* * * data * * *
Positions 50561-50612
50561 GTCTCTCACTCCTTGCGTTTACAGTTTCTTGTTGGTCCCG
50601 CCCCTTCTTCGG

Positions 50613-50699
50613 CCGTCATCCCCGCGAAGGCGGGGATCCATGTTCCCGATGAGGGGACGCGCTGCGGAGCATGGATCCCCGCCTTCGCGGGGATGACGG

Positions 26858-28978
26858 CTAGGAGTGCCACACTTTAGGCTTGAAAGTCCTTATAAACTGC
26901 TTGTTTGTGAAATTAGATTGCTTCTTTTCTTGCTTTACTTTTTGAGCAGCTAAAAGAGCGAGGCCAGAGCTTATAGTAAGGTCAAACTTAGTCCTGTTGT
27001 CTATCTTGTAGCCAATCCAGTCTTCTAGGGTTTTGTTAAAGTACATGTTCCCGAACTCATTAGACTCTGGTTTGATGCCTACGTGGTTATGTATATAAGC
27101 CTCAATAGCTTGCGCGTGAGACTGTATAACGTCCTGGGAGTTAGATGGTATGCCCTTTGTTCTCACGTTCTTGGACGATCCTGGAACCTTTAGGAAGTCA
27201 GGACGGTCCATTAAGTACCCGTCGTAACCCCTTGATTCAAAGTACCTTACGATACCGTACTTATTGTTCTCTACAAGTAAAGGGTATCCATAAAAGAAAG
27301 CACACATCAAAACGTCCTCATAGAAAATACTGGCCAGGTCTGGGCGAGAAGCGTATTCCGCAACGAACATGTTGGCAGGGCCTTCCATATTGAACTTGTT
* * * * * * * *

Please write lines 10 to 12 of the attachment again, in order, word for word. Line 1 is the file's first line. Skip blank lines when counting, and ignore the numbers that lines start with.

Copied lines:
27101 CTCAATAGCTTGCGCGTGAGACTGTATAACGTCCTGGGAGTTAGATGGTATGCCCTTTGTTCTCACGTTCTTGGACGATCCTGGAACCTTTAGGAAGTCA
27201 GGACGGTCCATTAAGTACCCGTCGTAACCCCTTGATTCAAAGTACCTTACGATACCGTACTTATTGTTCTCTACAAGTAAAGGGTATCCATAAAAGAAAG
27301 CACACATCAAAACGTCCTCATAGAAAATACTGGCCAGGTCTGGGCGAGAAGCGTATTCCGCAACGAACATGTTGGCAGGGCCTTCCATATTGAACTTGTT